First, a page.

Drugs in Sport

Topics: Drugs in sport, Doping, Drug Pages: 7 (2501 words) Published: August 22, 2013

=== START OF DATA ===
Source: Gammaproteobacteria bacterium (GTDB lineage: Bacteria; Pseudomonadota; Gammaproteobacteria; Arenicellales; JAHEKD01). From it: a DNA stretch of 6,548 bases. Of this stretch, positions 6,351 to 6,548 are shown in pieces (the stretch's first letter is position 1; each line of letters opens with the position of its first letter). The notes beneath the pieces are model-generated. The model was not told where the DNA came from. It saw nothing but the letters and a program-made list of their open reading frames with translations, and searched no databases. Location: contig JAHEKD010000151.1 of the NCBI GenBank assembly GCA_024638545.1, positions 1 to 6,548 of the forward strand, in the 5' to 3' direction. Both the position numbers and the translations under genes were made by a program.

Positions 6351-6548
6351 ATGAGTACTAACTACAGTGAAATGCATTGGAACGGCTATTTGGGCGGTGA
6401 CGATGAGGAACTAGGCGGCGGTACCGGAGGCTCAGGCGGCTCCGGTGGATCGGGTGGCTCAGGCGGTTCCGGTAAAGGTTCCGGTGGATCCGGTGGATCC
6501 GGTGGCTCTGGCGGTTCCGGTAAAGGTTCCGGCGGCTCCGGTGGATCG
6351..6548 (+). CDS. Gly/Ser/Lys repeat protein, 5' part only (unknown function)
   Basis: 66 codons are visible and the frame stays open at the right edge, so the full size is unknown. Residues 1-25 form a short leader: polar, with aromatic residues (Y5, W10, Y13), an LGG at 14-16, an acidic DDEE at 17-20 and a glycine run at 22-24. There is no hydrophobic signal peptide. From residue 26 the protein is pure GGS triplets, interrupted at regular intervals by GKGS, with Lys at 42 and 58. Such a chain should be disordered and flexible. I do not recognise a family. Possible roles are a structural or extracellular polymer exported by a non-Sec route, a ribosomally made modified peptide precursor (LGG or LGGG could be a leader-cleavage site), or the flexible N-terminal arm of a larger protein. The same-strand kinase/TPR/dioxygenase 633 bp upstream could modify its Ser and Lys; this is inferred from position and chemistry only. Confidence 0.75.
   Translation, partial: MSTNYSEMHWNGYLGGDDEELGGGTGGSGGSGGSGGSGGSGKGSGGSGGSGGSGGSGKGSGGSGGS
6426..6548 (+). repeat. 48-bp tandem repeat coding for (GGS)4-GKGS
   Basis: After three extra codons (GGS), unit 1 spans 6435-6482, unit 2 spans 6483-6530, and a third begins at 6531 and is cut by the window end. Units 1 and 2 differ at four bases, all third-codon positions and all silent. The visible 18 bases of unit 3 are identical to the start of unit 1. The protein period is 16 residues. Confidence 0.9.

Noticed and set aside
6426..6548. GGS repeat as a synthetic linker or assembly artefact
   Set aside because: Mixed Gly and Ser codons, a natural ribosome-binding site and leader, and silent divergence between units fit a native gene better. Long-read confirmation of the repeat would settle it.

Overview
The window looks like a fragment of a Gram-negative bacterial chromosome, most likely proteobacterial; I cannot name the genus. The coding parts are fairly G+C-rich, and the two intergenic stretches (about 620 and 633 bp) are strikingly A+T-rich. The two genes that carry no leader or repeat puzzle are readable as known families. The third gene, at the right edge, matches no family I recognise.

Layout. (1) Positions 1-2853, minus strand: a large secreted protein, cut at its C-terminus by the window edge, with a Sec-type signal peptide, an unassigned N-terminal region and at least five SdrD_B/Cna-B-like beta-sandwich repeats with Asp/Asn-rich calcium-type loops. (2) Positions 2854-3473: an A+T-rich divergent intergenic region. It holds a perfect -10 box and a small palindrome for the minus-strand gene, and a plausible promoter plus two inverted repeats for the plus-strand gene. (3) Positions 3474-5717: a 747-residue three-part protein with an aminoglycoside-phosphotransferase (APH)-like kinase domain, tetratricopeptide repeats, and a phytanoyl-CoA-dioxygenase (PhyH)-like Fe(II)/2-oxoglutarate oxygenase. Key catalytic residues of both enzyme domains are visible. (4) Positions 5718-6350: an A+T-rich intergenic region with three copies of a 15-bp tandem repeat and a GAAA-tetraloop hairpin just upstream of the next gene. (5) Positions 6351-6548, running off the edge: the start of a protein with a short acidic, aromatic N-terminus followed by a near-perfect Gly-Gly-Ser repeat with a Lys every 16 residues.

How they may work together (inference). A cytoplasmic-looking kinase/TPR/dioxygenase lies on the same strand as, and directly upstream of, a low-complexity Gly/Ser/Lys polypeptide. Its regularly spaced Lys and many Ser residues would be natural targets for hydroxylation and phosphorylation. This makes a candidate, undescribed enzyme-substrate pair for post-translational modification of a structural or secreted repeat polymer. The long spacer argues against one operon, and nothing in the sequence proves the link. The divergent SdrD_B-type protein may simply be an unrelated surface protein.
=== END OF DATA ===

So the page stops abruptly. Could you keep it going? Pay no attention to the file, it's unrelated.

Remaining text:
Sport is so much a part of daily life for so many Australians. An Australian child is brought up to idolise their sporting heroes and to pursue the sport itself. It is devastating to think that maybe our sporting heroes are cheats. Today students are being pressured to perform at higher levels to make the first team, representative side or a sporting scholarship at a Greater Public Schools (GPS) which then could lead to the opportunity to make a break into the professional sporting teams. With the increase of drug use young players start thinking that taking performance enhancing drugs is necessary to ‘make it’. The competition in sports is so fierce it amounts to a huge build up on players and teams to perform, including the pressure from big business asking for ‘more’ because the more the players can give and entertain crowds means that demand for the game will rise which in turn means more money at the gates. The power and influence of Australian sport can be seen in its net worth “Sport in Australia generated a net income of $8.8 billion in 2004/2005”. The organisations that are running ‘Game Day’ have only one objective and that is to keep the broadcaster and punters happy and paying money, if this happens the businesses are happy. This is a vicious cycle for agencies who are trying to stop drug doping in sport, because businesses are so money hungry they feel no need to invest in the athletes welfare. More testing needs to be implemented for GPS athletes and they need to be educated that you can still be the best without cheating. Currently no Anti-doping policy exists in Toowoomba Grammar or the GPS schools, the purpose of this document is to outline the need for an Anti-doping policy and make some practical suggestions. Within the last year the Australian Crime Commission has had some major findings involving the use of prohibited substances such a peptides, growth hormones, and illicit drugs, they now know that these drugs are wide spread throughout Australian sport, Ex-ASADA chairman Richard Ings says “it's the blackest day in Australian sport'”. Sports are constantly changing because of the improved ability, performance and technology that have been developed. Take Rugby Union as an example, rules are constantly modified each year and the use of technology in training and equipment has advanced dramatically to improve players performance on and off the field. Doping in sport is also constantly changing within the sports to become more and more advanced and easier to consume but harder to trace. It is a continual race against the agencies who are trying to stop drug use and the sellers. Where do we draw the line for performance enhancing ? There are similarities between the new technologies and training methods, and what drugs can achieve. Such as training at altitude or taking erythropoietin. Some of these differences will also remain arguable, but with improved technology laboratories are catching up with the dopers to find the ‘cheats’. There are many different methods to detect drugs that have been introduced into the body, they can be detected in urine, blood, other body fluids, and in hair. The most commonly used test is urinalysis. Athletes are asked for a sample of urine, a supervisor will watch and collect the sample to eliminate the chance of a sample switch. Chemical tests are then carried out on the urine sample which will then determine the presence of an illegal drug itself or the chemical produced during the breakdown of the drug in the body. With an increase in the number of hi-tech laboratories they are able to test a number of samples in different ways to gain the most accurate reading. Also more players being able to be tested will give the most accurate results. This has had a number of positive outcomes, but it is still believed that this is a poor indicator as to how prevalent doping actually is. The recognition of those elite athletes that have tested positive does not mean that the...
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